Scots, Birds, and Names

On Strange Maps, I found the following piece of concrete poetry: A Chaffinch Map of Scotland, by Edwin Morgan.

 

"The chaffinch is "a most common of European finch species is noted for its powerful and typical song. Chaffinches have an innate ability to sing, but also adapt to the songs of ‘teachers’ in their vicinity. This explains the curious incidence of regional variation in their song, a trait their song shares with human speech. This poem is a map of Scotland, or at least those areas in Scotland where the chaffinch is endemic. It shows the different names used in Scottish dialects for chaffinch, varying from chaffinch in the north over shielyfaw in the middle to britchie." (Strange Maps).

 

Gorgeous! even more so if you consider that variations in the birds' names might reflect variations in the birds' songs. After all, many species of birds are named after their most typical song. Since the birds' dialect is itself culturally transmitted, then the distribution of birds' names would be influenced, simultaneously, by animal-to-animal cultural transmission (songs being copied from one bird to the other), animal-to-human transmission (birds being named after their song), and human-to-human transmission (people naming birds after the fashion of their country).

 

1 Comment

  • Dan Sperber
    Dan Sperber 16 January 2009 (22:30)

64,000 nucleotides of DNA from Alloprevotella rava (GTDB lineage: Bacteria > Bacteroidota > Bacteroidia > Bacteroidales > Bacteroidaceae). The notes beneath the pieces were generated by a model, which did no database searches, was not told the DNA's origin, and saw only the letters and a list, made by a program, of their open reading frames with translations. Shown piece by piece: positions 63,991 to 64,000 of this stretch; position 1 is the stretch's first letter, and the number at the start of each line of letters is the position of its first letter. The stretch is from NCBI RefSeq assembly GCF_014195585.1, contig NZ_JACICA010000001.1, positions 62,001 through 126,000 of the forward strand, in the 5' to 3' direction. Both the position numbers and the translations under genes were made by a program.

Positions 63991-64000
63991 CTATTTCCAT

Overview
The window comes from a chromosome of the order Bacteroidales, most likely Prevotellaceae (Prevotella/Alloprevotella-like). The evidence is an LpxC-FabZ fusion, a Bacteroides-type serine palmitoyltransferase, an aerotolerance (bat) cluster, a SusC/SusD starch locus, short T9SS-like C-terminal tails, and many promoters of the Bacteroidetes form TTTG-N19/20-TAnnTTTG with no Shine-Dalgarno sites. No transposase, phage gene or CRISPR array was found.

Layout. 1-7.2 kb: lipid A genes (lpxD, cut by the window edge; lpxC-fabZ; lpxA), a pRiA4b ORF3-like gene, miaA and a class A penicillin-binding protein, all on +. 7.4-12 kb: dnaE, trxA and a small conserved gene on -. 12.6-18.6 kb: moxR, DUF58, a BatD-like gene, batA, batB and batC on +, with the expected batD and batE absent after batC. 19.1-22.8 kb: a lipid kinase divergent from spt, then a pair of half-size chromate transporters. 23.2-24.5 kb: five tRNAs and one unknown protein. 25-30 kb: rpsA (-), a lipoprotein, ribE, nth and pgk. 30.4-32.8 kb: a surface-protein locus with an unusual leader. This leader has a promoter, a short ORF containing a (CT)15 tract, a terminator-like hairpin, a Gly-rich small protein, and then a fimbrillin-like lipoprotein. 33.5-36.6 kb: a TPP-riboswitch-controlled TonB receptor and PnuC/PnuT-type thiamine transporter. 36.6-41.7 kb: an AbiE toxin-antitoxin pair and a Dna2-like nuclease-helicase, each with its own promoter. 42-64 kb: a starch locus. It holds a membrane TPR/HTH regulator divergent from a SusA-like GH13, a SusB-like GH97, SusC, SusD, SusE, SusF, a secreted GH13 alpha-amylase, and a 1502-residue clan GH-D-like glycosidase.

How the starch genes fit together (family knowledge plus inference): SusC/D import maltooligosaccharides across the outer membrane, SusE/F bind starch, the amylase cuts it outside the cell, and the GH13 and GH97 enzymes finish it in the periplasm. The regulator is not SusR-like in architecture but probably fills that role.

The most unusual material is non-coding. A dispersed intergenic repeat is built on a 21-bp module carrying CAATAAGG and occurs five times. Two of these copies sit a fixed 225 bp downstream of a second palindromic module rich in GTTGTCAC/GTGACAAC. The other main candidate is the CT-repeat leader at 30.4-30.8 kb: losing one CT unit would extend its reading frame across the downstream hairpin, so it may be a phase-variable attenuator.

Very, very pretty! And it raises the more general issue of cross-species cultural transmission. In general, one would expect it not to occur or to occur in closely related species, the most famous (and speculative) example being that of cultural transmission between Neanderthal and modern Sapiens. Of course, humans, who will try anything — this, Rodney Needham pointed out to me a long time ago, is why Bill Arens’ claim that cannibalism is a myth is unlikely to be true –, have tried to start cultural transmission in other species for scientific purpose. This had been informally done by Sue Savage-Rumbaugh’s at Yerkes with the bonobo Kanzi and his relatives, and is being done in a more systematic way by, in particular, Andy Whiten and his collaborators at St Andrews, who have started transmission chains among chimpanzees (Nicolas Claidière and I have submitted an article where we discuss these experiments). Cross-species cultural transmission could also have happened in domestication, but are there any cases of, say, humans expecting domesticated animals to learn their artificial skills from one another, rather than, each time, from their human trainer?